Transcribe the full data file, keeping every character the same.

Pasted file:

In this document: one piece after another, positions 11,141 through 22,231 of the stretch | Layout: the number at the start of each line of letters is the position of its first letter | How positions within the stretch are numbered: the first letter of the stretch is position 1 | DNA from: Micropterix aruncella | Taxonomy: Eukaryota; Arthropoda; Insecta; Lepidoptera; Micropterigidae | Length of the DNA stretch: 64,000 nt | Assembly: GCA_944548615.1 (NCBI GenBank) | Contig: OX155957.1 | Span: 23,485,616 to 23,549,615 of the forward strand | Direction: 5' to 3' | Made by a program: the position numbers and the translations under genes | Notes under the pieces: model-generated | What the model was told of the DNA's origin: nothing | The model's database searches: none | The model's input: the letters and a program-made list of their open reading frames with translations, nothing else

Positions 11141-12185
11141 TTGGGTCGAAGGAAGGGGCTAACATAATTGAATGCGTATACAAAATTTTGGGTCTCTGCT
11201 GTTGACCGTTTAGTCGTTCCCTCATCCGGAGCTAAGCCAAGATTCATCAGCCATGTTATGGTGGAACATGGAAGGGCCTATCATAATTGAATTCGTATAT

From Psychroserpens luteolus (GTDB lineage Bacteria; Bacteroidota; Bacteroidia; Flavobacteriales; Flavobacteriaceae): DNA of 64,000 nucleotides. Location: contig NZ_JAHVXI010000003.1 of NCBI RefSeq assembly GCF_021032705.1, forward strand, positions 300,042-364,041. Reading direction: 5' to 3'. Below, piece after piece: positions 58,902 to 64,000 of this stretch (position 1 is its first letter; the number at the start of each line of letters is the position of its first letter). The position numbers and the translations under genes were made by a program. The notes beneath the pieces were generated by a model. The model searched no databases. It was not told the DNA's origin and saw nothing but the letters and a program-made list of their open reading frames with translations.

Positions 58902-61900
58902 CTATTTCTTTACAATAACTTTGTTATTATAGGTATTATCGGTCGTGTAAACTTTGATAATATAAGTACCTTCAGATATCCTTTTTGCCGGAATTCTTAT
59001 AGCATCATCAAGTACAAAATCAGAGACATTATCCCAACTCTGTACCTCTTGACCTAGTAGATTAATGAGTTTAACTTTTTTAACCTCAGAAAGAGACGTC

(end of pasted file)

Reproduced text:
In this document: one piece after another, positions 11,141 through 22,231 of the stretch | Layout: the number at the start of each line of letters is the position of its first letter | How positions within the stretch are numbered: the first letter of the stretch is position 1 | DNA from: Micropterix aruncella | Taxonomy: Eukaryota; Arthropoda; Insecta; Lepidoptera; Micropterigidae | Length of the DNA stretch: 64,000 nt | Assembly: GCA_944548615.1 (NCBI GenBank) | Contig: OX155957.1 | Span: 23,485,616 to 23,549,615 of the forward strand | Direction: 5' to 3' | Made by a program: the position numbers and the translations under genes | Notes under the pieces: model-generated | What the model was told of the DNA's origin: nothing | The model's database searches: none | The model's input: the letters and a program-made list of their open reading frames with translations, nothing else

Positions 11141-12185
11141 TTGGGTCGAAGGAAGGGGCTAACATAATTGAATGCGTATACAAAATTTTGGGTCTCTGCT
11201 GTTGACCGTTTAGTCGTTCCCTCATCCGGAGCTAAGCCAAGATTCATCAGCCATGTTATGGTGGAACATGGAAGGGCCTATCATAATTGAATTCGTATAT

From Psychroserpens luteolus (GTDB lineage Bacteria; Bacteroidota; Bacteroidia; Flavobacteriales; Flavobacteriaceae): DNA of 64,000 nucleotides. Location: contig NZ_JAHVXI010000003.1 of NCBI RefSeq assembly GCF_021032705.1, forward strand, positions 300,042-364,041. Reading direction: 5' to 3'. Below, piece after piece: positions 58,902 to 64,000 of this stretch (position 1 is its first letter; the number at the start of each line of letters is the position of its first letter). The position numbers and the translations under genes were made by a program. The notes beneath the pieces were generated by a model. The model searched no databases. It was not told the DNA's origin and saw nothing but the letters and a program-made list of their open reading frames with translations.

Positions 58902-61900
58902 CTATTTCTTTACAATAACTTTGTTATTATAGGTATTATCGGTCGTGTAAACTTTGATAATATAAGTACCTTCAGATATCCTTTTTGCCGGAATTCTTAT
59001 AGCATCATCAAGTACAAAATCAGAGACATTATCCCAACTCTGTACCTCTTGACCTAGTAGATTAATGAGTTTAACTTTTTTAACCTCAGAAAGAGACGTC